Ferd M. Bellingrath, Jr., 82, died Friday, Nov. 19, 2010 at Trinity Village Medical Center. He was born May 24, 1928 in Pine Bluff to the late Ferdinand McMillan Sr. and Catherine Oudin Bellingrath. He grew up at the family home at 7520 Dollarway Road. He graduated from Pine Bluff High School, attended The Citadel in Charleston, S.C. for two years and graduated with a Bachelor of Science in Business Administration from the University of Arkansas in 1950, where he was a member of Sigma Alpha Epsilon fraternity, served as editor of the University’s business magazine, The Guild Ticker, and was a member of the Blue Key honorary leadership fraternity. He returned to Pine Bluff after his graduation from college to join the family business, the Coca-Cola Bottling Company of Southeast Arkansas. On Oct. 28, 1950, he married Frances Howell Martin, also of Pine Bluff. He served in the U.S. Army during the Korean War, stationed at Aberdeen Proving Ground in Aberdeen, Md., and was honorably discharged as a First Lieutenant. Throughout his life, Mr. Bellingrath had a deep sense of stewardship. He was a member of First Presbyterian Church, where he served as Chairman of the Board of Deacons and as Chairman of the Committee on General Administration. He chaired the Every Member Canvass, taught youth Sunday School, and was an active leader in the life of his church. At age 39, he was ordained as an Elder. Other of his Christian endeavors included serving as a trustee of Lyon College for 24 years, where he additionally served as Vice Chair, chair of the Investment Committee and the Business and Finance Committee. He served three terms as president of Trinity Village, Inc. in Pine Bluff. He served on the board of the Vera Lloyd Presbyterian Home for children in Monticello. In the late 80s and early 90s, he served as a director of the Bruised Reed Foundation, a foundation with the primary goal of building a cancer center at Presbyterian Medical Center in Chonju, Korea. A career Coca-Cola bottler who came up through the ranks, Bellingrath ultimately became Chairman of the Board of the Coca-Cola Bottling Company of South Arkansas. In 1985, the Company was named Outstanding Large Business in Pine Bluff at Pine Bluff’s All Civic Night. At the time the company was sold in 1986, it had the highest market-share of any Coca-Cola Bottling Company in the United States. Bellingrath had previously served as a member of the first President’s Advisory Council of Coca-Cola USA. He had also served as president of the Arkansas Soft-Drink Association and the Arkansas Coca-Cola Council. He served for 13 years on the Board of Governors of the Coca-Cola Bottlers’ Association, a national association of more than 500 Coca-Cola bottling companies, and served two terms as president of the association. Mr. Bellingrath quietly gave to many worthy causes and was known to be effective in encouraging others to give. He chaired an annual fund drive for the American Red Cross of Jefferson County in the 1950s, the 1961 Community Chest fund drive (precursor to the United Way), and the 1976 Jefferson County Cancer Society fund drive. In 1988, he chaired the first Partners in Progress fund-drive for the Pine Bluff Chamber of Commerce, which exceeded its $1,000,000 goal by more than 40%. In the early 1990s, he became the first chairman of the Senior Leadership Council of the United Way of Southeast Arkansas and in 1994 he co-chaired the successful Legacy of Caring campaign for Trinity Village. He served on the steering committee of the multi-year Campaign for Lyon College, which raised more than $90 million. In civic affairs, Bellingrath served as president of Pine Bluff Rotary Club, the Pine Bluff Chamber of Commerce, and the Jefferson County Chapter of the American Red Cross. He was a founding member and president of Fifty for the Future of Pine Bluff. He was a founding director and the second chairman of the Pine Bluff Clean and Beautiful Commission. He was a founding director of Pine Bluff Area Community Foundation, and in 1986 established the Catherine Oudin Bellingrath Beautification Fund there in honor of his mother. He served as a director of the Jefferson County Industrial Foundation for 16 years and as an officer for three years. He also served on the board of Associated Industries of Arkansas. At age 27, Bellingrath was elected to the Board of Directors of National Bank of Commerce of Pine Bluff where he served for 27 years. He was a founding investor and director of the Midland Corporation, which developed residential subdivisions in southwest Pine Bluff, and Jefferson Investors, Inc., which developed the spec buildings in Jefferson Industrial Park. In 1965, he founded Automatic Vending of Arkansas, Inc. as a wholly-owned subsidiary of the Coca-Cola Bottling Company of Southeast Arkansas. He later acquired neighboring bottling rights for Coca-Cola and added Dr. Pepper and 7-Up to his Company’s product line. For several years, he served on the Board of Directors of the Hot Springs Coca-Cola Bottling Company. A believer in life-long learning, Bellingrath attended the Coca-Cola Advanced Management Program at Harvard in 1967, the American Management Association Management Course for Presidents in 1971, and the Stanford Executive Program in 1981. At age 17, he became the youngest licensed pilot in the state of Arkansas. He held all major aircraft piloting certifications, including the Air Transport Rating, the rating held by airline pilots. He was type-rated to fly the Citation I business jet. In addition to using his piloting skills for business and pleasure, he also flew search committees for his church, civic groups, and people facing serious health issues, including famed archer Ben Pearson. Mr. Bellingrath placed great value on the people he knew. He was known for his thoughtfulness and was admired for his humility. He was devoted to his wife, his children and extended family, and his sense of family extended to his co-workers. He took pride in the many long-term employees of his company. Bellingrath loved bird hunting, fishing, and snow-skiing with friends and family. For many years he looked forward to playing in the annual four-ball golf tournament at Pine Bluff Country Club with his close friend, Dr. Peter H’Doubler. He loved the changing of the seasons in Arkansas and held a lifelong love for Colorado. He entertained friends by reciting the poetry of Robert W. Service. He was a member of Lost Island Duck Club and previously had belonged to Drake’s Landing hunting club. He was a member of JRMC Wellness Center and exercised regularly until the last few months of his life. Although he believed in being “a workhorse, not a show horse,” Mr. Bellingrath was honored significantly as his career came to a close. In 1987, he received the Award of Exceptional Accomplishment from the Arkansas Community Development Program of the Arkansas State Chamber of Commerce. In 1988, he was inducted into the Leadership Pine Bluff Hall of Fame. In 1989, the Pine Bluff Commercial named him one of the ten most influential people in Pine Bluff. Mayor Jerry Taylor declared Oct. 24, 1995 to be “Ferd Bellingrath Day” in Pine Bluff, honoring his fifty years of aircraft piloting. In 2001, his brother’s children established the Ferd M. Bellingrath Endowed Scholarship at Lyon College in his honor. In 2004, the classroom wing of the newly-erected Derby Center for math and science at Lyon College was named in honor Mr. Bellingrath and his wife. Bellingrath was predeceased by his parents and by his brother, Leonard F. Bellingrath. His forebears included the late Walter Duncan Bellingrath, who, with his wife, Bessie, founded Bellingrath Gardens near Mobile, Ala. Mr. Bellingrath was close to his many cousins in Montgomery, Ala. He is survived by his wife of 60 years, “”Sis””, his son, Mac (Gail) Bellingrath of Pine Bluff, and his daughter, Marti Bellingrath, of Nashville, Tenn. He is also survived by his four grandchildren, Frances Atkins of Aspen, Colorado; Hunter Atkins of Augusta, Georgia; and Kate and Duncan Bellingrath of Pine Bluff. He is also survived by an uncle who was more like a brother to him, E. Marc Oudin, Sr. (Carolyn) of Little Rock; two sisters-in-law, Denny R. Bellingrath and Mary Sue Mosenthin; five nephews, Dr. Len F. Bellingrath, Jr., Scott Bellingrath, Dr. Edward Bellingrath, Martin Mosenthin, and Edwin Mosenthin; one niece, Catherine Bellingrath Weiss; and 12 grandnephews and nieces; Marc’s four children, E. Marc Oudin, Jr., Dora Jane Oudin Flesher, Ann Oudin Jarrell, Mary Catherine Oudin Mann, and their spouses and children; a cousin, Elsie Bellingrath Stebbins of Little Rock; and by many descendants of his aunt and uncle, Eugenia Oudin and M. Stanley Cook, Sr. including his cousin, Joe E. Cook of Fairhope, Alabama. Tags: 1950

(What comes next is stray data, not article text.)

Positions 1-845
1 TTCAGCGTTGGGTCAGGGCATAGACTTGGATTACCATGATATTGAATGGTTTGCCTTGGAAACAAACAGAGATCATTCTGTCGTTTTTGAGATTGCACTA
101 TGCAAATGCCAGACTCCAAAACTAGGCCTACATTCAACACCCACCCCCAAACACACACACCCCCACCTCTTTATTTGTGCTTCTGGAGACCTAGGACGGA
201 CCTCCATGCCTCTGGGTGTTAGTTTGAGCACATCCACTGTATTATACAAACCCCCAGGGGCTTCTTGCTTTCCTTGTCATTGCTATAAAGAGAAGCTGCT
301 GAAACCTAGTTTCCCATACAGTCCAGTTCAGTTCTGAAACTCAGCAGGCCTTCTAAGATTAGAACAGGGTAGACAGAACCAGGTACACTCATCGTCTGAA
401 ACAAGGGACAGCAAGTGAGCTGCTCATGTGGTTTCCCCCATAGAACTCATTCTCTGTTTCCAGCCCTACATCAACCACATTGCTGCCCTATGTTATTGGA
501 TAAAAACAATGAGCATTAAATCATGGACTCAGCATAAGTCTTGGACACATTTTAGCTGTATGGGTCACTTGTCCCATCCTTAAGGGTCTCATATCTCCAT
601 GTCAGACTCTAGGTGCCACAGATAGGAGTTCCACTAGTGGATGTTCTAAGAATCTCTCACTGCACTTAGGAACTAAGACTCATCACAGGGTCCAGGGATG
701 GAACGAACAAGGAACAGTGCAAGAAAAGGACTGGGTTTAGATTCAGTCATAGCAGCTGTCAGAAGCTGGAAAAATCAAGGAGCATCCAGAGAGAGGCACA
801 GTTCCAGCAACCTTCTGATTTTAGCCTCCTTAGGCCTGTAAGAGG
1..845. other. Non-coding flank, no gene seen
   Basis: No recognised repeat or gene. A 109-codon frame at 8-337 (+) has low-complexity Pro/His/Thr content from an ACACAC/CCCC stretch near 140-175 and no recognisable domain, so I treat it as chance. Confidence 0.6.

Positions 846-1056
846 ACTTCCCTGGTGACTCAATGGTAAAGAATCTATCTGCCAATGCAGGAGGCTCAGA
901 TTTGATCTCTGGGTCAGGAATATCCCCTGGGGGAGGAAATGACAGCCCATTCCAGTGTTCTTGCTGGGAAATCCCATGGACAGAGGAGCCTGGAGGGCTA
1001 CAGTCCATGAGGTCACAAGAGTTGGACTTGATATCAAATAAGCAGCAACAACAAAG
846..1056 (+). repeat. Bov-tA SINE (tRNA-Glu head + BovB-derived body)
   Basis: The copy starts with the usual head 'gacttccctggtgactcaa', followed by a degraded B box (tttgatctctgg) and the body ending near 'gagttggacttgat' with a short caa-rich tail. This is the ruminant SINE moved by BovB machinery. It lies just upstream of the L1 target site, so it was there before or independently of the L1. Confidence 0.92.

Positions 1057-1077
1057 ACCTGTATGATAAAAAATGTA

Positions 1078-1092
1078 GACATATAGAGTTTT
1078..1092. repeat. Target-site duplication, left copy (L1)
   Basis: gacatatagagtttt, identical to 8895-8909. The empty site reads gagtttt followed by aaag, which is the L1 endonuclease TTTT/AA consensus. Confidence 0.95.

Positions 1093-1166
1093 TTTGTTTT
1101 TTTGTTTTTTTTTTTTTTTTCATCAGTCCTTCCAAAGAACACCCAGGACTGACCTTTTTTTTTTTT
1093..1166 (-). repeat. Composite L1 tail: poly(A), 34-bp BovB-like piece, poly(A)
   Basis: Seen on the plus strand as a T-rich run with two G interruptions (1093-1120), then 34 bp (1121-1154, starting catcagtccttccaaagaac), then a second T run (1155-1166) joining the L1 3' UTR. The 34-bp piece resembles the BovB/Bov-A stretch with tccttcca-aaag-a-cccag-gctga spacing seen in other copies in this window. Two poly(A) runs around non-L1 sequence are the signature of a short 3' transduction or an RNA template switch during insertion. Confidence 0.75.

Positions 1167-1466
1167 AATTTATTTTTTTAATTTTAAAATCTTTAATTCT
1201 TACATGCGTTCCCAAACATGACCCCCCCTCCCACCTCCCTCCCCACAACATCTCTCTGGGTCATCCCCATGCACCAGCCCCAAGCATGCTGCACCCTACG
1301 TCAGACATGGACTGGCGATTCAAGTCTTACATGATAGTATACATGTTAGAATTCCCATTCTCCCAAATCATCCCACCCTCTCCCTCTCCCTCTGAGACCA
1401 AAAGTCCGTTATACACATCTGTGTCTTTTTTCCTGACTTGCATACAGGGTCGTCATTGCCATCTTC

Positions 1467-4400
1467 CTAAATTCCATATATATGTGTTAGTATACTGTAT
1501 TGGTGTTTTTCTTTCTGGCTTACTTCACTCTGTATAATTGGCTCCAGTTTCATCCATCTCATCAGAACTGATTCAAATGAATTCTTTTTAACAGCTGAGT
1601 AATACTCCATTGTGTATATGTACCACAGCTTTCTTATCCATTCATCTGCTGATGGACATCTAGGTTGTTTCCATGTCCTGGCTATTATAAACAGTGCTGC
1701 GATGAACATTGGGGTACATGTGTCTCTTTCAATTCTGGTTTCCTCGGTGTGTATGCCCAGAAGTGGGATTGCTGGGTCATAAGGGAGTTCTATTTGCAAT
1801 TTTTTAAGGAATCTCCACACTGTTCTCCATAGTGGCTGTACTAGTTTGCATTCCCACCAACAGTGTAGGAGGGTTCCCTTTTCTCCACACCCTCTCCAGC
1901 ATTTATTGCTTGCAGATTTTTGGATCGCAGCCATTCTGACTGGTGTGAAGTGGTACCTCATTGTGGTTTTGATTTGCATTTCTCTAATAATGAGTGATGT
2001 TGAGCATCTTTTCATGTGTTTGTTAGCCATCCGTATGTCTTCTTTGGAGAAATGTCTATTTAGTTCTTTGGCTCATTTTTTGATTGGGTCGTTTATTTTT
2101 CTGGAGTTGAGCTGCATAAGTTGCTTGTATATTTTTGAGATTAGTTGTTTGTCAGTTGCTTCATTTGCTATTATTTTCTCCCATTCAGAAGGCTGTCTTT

Posted in:

Posted on:

Link to original obituary: